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Yahoo! Dreams Premium at Networks’ and Small Pubs’ Expense

Written on
Dec 2, 2009 
Author
Gavin Dunaway  |

boot_small.jpgADOTAS -The equivalent of eviction notices were nailed to the door of small publishers and second- and third-tier ad networks as Yahoo! announced it was shutting down the Direct Media Exchange (DMX) segment of Right Media. As of Jan. 31, 2010, the DMX platform will no longer serve ads and Yahoo! has no plans to develop and operate a new platform for small publishers.

Change has been afoot in Yahoo!’s display game. Almost as soon as the news broke that Right Media founder Michael Walrath, who sold the company to Yahoo! in 2007 and served as senior vice president of advertising strategy, was leaving Yahoo!, new Vice President and General Manager of Ad Platforms Bill Wise announced that Right Media was amending its strategy to transform into a “a premium exchange focused on being transparent, differentiated and interoperable.”

“Consumers are spending more and more of their time online and we as an industry have not effectively shown large marketers why the dollars should shift as well,” Wise wrote on the Right Media blog. “Now, that’s changing: The advertising community wants an upscale, high-quality marketplace where audiences can be bought at scale, and in real-time.”

As bigger brands are seeing the value in pushing their campaigns online, Right Media’s rebranding is an attempt to attract this business through reeling in more higher-caliber publishers, including Ziff Davis, while purging ad networks lacking quality data and advanced targeting — in other words, the little guys.

Cleaner, Premium Inventory

“Right Media was never given the full care and love from Yahoo! that it should have,” said J.T. Batson, executive of revenue and global development at the Rubicon Project.

Automated ad service has never been the company’s bread and butter, he noted, but as bigger brand dollars enter, they’re increasing concerned about the quality of the inventory.

“Clean inventory is one of the most major, if not the most, concerns of a brand,” commented Zach Weinberg, cofounder and CEO of Invite Media. “The first question we always get is about the quality of our inventory.”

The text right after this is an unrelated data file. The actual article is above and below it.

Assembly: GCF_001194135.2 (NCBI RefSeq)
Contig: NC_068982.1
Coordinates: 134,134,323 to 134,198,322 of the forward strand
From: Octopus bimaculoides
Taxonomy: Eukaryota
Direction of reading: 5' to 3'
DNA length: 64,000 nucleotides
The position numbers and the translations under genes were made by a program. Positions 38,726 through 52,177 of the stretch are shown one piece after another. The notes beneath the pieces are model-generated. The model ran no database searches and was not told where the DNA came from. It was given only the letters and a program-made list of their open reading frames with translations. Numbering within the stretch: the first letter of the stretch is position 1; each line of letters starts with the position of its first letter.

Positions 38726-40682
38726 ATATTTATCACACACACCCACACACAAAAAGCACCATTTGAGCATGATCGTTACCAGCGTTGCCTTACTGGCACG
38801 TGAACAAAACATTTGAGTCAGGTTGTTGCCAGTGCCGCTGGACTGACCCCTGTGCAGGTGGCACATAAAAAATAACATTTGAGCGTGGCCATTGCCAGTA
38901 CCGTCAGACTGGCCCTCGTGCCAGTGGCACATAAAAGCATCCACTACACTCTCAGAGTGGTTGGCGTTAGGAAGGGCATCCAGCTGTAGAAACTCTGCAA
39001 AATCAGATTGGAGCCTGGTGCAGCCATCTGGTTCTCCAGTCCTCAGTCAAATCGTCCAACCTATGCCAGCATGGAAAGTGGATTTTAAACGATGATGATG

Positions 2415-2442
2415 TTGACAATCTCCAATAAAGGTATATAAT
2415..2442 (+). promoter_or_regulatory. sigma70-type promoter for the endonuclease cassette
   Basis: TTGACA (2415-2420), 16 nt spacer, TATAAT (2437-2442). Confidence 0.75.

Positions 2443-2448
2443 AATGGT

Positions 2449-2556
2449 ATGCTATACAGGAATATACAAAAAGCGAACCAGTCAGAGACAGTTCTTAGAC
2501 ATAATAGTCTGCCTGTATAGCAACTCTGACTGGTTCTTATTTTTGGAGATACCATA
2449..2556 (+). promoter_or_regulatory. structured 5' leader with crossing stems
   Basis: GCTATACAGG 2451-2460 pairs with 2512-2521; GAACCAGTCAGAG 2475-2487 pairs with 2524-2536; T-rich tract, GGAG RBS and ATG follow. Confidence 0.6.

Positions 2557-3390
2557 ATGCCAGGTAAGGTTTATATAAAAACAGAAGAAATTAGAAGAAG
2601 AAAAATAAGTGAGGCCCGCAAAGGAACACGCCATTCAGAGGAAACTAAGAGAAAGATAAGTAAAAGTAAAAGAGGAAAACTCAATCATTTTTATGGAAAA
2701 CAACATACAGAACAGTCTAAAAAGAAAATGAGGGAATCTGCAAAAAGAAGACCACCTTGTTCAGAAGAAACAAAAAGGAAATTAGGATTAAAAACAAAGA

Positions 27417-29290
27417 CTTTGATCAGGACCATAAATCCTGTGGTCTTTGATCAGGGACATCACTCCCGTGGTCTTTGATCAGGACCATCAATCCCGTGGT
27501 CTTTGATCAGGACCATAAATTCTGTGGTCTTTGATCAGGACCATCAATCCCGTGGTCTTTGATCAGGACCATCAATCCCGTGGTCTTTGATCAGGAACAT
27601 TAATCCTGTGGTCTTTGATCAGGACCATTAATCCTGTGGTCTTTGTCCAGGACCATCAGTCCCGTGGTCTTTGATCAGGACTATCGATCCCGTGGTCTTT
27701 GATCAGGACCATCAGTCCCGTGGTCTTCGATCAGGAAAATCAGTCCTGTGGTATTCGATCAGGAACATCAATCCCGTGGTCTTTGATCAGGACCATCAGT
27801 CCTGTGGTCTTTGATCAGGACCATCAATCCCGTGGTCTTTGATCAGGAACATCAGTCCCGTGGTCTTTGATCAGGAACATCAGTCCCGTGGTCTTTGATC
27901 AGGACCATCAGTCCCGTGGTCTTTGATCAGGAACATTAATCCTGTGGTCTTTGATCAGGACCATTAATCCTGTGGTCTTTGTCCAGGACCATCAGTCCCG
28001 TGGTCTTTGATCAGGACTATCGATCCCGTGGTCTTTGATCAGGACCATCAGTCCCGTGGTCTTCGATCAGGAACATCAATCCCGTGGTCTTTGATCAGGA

Overall, he believes Right Media’s rebranding makes the display marketplace more attractive. In particular, it offers a catalyst for standardization of publisher transparency, Weinberg said. Ad exchanges have been underestimated, and Yahoo!’s moves will also allow publishers to better understand controls such as setting minimums for inventory.

Yahoo!’s aim to take Right Media upmarket is certainly a response to premium-focused Google. Although Google is making inroads into the segment with the relaunch of the DoubleClick ad exchange and adding dynamic ad capabilities with the acquisition of Teracent, Yahoo! is still the company that brands trust most with display campaigns, noted Kirby Winfield, chief revenue officer for Mpire. The company is sympathetic to their business and has toiled for years to earn their trust.

But actions speak louder than words. “For the Right Media rebrand to be taken seriously by Yahoo’s core advertisers … there will need to be more than lip service paid to brand safety (for publishers and advertisers alike) and transparency — two of the largest complaints about Right Media to date.” said Winfield.

In general, Right Media’s rebranding is symbolic of the extreme precedence of premium publishers.

“In many ways, Right Media pioneered the concept of an ad exchange,” said Rajeev Goel, cofounder and CEO of Pubmatic. “But the market has changed and premium is now highly valued.”

A legacy component of Right Media’s exchange, Goel noted that there has been a lack of investment and engagement from Yahoo! in the DMX platform since the acquisition in 2007.